A perspective from Oregon’s mid-Willamette Valley

Sobriety checkpoints? Better not

Written February 15th, 2015 by Hasso Hering
The open road: Oregon barred sobriety checkpoints in 1987.

The open road: Oregon barred sobriety checkpoints in 1987.

On Monday morning, the state Senate Business and Transportation Committee will consider a bill to allow roadblocks to check if drivers are impaired by alcohol or drugs. The legalization of recreational marijuana adds a new wrinkle to the old debate about sobriety checkpoints, but we still don’t need them.

Sen. Rod Monroe

Sen. Rod Monroe

The bill on Monday’s agenda is SB 13 by Sen. Rod Monroe, a Portland Democrat who has tried to legalize these checkpoints for years. This year, along with SB 13, he proposed HJR 3, a constitutional amendment, without which the bill alone would be pointless.

The Oregon Supreme Court ruled in 1987 that sobriety checkpoints violate the state constitution. In1990, the U.S. Supreme Court found that the practice did not violate the federal guarantee against unreasonable search and seizure, but the Oregon ban was unaffected. Also in 1990, the National Highway Traffic Safety Administration published guidelines for how checkpoints should be conducted, and Monroe’s bill would require Oregon police to follow those.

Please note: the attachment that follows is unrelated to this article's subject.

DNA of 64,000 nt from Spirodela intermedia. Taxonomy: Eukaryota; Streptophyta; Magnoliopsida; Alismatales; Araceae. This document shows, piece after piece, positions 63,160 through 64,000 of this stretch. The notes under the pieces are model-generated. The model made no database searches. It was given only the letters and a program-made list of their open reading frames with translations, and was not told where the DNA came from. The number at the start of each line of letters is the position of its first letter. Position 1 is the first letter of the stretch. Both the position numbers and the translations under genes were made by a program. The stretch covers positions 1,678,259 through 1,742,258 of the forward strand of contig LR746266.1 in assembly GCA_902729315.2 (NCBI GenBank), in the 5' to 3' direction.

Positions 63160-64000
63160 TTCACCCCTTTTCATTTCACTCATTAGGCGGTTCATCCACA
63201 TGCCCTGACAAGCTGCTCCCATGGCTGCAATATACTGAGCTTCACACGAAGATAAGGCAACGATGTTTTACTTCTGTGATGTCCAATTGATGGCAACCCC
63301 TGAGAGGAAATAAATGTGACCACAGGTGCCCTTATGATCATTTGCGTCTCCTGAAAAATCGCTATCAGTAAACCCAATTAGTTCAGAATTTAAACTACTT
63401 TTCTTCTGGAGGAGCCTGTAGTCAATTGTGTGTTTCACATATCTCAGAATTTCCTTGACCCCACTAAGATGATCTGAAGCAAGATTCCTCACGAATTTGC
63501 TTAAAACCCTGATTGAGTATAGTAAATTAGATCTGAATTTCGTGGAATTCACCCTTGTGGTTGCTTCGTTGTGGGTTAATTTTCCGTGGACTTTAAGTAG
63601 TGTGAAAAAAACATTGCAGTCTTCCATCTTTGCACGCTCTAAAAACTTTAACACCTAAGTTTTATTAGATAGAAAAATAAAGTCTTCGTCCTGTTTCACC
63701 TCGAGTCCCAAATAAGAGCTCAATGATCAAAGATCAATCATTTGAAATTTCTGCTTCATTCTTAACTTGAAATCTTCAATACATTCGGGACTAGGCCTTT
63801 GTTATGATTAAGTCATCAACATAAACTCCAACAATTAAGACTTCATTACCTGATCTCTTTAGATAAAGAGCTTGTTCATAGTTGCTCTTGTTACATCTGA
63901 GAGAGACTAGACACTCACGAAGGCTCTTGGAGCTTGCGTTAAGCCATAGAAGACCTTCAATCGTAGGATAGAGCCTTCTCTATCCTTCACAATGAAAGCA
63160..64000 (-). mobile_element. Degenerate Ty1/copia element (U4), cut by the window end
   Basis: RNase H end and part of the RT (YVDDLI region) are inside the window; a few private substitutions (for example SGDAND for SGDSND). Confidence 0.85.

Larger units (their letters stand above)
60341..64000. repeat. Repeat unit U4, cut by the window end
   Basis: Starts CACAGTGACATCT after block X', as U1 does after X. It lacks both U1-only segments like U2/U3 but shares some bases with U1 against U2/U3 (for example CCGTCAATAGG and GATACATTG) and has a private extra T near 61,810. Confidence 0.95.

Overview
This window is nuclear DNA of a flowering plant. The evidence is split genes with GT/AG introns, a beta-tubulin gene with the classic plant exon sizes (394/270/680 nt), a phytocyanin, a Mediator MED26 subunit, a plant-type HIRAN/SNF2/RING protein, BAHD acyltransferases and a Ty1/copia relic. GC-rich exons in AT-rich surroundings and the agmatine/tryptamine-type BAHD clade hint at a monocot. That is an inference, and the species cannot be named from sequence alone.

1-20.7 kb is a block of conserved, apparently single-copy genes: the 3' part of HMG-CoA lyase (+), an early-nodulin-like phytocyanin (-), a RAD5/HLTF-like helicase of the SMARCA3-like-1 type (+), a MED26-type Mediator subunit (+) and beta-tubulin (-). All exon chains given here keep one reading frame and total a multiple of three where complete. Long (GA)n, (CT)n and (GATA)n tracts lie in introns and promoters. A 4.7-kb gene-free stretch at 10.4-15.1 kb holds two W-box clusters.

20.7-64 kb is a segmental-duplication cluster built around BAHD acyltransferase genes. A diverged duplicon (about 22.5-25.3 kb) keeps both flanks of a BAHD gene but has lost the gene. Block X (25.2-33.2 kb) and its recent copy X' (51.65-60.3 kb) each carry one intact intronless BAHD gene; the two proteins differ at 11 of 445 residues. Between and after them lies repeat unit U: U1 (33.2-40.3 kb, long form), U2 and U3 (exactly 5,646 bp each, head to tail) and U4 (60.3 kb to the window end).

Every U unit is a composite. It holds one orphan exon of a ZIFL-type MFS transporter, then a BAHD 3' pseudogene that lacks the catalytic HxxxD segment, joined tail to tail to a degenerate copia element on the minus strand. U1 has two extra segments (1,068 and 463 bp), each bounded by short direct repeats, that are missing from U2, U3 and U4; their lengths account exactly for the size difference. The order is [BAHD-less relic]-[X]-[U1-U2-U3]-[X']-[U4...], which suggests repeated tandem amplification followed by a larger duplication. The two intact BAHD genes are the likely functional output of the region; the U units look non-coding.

The federal guide says that to be federally constitutional, checkpoints either have to stop and question all drivers coming through, or they must pick a “nondiscretional” sample, such as every 10th one. Officers are to ask drivers if they have had any alcohol or controlled substance today. If they say no and officers see or smell nothing to doubt them, the motorists are to be allowed to go on.

According to the guidelines, officers are to watch for the odor of alcholol or marijuana, bloodshot eyes, alcohol containers or drug paraphernalia in the vehicle, fumbling fingers, slurred speech, inconsistent responses, or the detection of alcohol by a “passive sensor.”

If there’s any indication of being impaired, the driver is to be asked to step out of the car, the car is to be moved by someone else to a safe spot out of the driving lane, and the driver is to be given the standard tests for being drunk or impaired.

So if your eyes are bloodshot because you’ve had a sleepless night, you might be singled out and asked to perform tricks like standing on one foot or bringing your right index finger to the tip of your nose. Or this might happen if your fingers “fumbled,” perhaps because all the flashing lights made you jittery.

By the way, the guidelines call for the police to give the media advance notice of plannned roadblocks, and the press presumably would make this information public. That would be one more reason for habitual drunks to read the local papers or check online. That would be an upside.

Also, avoiding a roadblock would be no reason for the police to chase you down. The guidelines are specific: If a driver, seeing a roadblock, turns around without committing a traffic violation, the police have no legal reason for pursuit.